James Cooper, University of Otago, Wellington, NZ
I'm James, a 26 year old post grad medical student (TI) currently on placement in Hawkes Bay. I chose to complete my elective placement doing Sports Medicine and a research project focussed on Concussion which is being completed under the larger BRAIN study within Wellington.
Concussion Assessment in the Emergency Department- A Feasibility & Pilot Study - BRAIN Study Project
Cooper, J., University of Otago, Wellington, New Zealand Sik, A., University of Otago, Wellington, New Zealand
Introduction: Concussion is a subgroup of mild traumatic brain injury (mTBI) defined as a complex pathophysiological process affecting the brain induced by traumatic biomechanical forces. Concussion is a common emergency department (ED) complaint, but its diagnosis has several inherent challenges. NICE guidelines are used as a clinical decision aid, with the Sports Concussion Assessment Tool (SCAT-5) being recommended for use in suspected concussion within the Wellington ED. This study aims to determine the feasibility of using the SCAT-5 test in an ED setting, and whether reduced forms of the SCAT-5 can be used to predict concussion scores.
Methods: This prospective feasibility pilot study is enrolling patients over 18 years of age with mTBI (GCS 13-15) recorded following injury and a negative CT head (if performed) presenting to the Wellington ED. The SCAT-5 is being completed by research investigators in the ED and subjects are being emailed a symptom survey at days 2, 7, 14 to 28 post injury to monitor clinical symptoms.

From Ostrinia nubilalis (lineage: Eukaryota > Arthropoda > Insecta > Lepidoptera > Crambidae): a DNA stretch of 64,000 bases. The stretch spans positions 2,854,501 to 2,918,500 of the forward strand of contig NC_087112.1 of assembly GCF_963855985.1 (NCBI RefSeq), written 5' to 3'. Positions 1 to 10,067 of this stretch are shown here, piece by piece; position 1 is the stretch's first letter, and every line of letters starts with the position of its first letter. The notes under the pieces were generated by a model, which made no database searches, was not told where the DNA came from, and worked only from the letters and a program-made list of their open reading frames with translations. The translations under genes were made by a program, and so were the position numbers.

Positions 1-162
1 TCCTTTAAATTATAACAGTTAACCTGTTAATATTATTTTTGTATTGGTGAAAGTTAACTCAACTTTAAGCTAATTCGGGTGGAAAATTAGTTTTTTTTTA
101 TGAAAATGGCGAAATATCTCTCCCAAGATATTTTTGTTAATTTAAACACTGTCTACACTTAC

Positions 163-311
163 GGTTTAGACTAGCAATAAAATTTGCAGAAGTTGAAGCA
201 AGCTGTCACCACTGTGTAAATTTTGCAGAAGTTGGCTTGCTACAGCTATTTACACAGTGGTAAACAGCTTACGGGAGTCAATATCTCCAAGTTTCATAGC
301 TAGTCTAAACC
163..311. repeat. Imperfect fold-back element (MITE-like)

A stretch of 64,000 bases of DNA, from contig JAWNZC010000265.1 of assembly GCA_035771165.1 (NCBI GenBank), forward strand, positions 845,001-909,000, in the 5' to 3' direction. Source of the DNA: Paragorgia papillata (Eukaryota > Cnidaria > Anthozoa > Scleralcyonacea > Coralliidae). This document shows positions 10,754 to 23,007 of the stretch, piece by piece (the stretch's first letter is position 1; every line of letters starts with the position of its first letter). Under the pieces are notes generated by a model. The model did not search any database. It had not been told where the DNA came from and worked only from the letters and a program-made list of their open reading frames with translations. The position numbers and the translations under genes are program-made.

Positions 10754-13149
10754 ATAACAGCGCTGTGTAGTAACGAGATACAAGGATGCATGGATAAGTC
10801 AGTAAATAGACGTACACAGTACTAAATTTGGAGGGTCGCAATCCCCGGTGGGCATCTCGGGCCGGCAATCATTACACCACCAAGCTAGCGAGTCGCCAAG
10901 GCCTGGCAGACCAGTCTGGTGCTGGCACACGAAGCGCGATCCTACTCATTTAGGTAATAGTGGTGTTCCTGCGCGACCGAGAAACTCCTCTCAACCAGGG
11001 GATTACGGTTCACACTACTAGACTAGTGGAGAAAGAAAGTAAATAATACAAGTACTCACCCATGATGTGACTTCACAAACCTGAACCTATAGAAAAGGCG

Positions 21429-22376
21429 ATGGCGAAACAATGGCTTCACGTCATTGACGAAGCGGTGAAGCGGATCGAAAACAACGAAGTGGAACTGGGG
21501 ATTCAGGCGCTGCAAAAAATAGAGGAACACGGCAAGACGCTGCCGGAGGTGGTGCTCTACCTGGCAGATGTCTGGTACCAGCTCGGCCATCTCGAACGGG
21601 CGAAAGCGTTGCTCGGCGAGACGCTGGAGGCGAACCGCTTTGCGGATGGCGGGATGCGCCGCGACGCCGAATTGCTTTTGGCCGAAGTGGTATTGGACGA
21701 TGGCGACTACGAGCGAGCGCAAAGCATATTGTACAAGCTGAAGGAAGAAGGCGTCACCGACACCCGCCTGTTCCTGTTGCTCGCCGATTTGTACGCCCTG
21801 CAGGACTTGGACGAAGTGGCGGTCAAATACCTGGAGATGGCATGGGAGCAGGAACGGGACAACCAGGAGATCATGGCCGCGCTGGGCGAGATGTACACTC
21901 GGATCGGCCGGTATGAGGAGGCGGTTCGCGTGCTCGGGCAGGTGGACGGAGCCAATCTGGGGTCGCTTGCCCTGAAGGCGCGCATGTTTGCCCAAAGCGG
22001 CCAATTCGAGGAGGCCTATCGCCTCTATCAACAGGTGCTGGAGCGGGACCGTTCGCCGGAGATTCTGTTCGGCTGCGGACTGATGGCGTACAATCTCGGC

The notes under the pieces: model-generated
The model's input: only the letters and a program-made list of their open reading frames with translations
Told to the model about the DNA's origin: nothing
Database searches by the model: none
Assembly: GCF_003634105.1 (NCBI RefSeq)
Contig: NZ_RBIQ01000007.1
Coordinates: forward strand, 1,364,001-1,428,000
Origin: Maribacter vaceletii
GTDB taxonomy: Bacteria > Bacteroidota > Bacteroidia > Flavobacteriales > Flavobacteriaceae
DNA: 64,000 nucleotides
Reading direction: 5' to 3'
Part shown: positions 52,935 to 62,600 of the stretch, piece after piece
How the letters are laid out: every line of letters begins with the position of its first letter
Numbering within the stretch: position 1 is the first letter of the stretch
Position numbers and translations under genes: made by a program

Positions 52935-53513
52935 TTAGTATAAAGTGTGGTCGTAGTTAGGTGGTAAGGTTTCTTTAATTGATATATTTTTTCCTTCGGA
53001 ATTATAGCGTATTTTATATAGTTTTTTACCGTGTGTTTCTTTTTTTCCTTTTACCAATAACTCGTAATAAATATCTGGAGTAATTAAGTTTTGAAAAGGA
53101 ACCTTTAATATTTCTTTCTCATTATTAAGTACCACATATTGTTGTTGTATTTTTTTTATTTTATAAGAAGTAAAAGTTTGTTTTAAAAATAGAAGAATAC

Results: Preliminary results after 8 weeks show recruitment of 25 participants, with 22 potential participants declining to participate. Of these enrolled, 14 are subjects with mTBI and 11 are controls who have been recruited from Wellington ED and the universities surgical department. Of the 14 subjects recruited, 6 were unable to undertake the balance assessment due to nausea/dizziness. The assessments were interrupted on 2 occasions by hospital employees involved in the patients care. On average the SCAT-5 took 25.84 minutes to complete on subjects within the ED.
Conclusions: Throughout 8 weeks of recruitment, it appears the length and certain aspects of the assessment may not be feasible within an environment such as the ED. More data should be gathered to confirm this, then efforts should be focussed on reduced versions of the SCAT-5 that are diagnostically useful.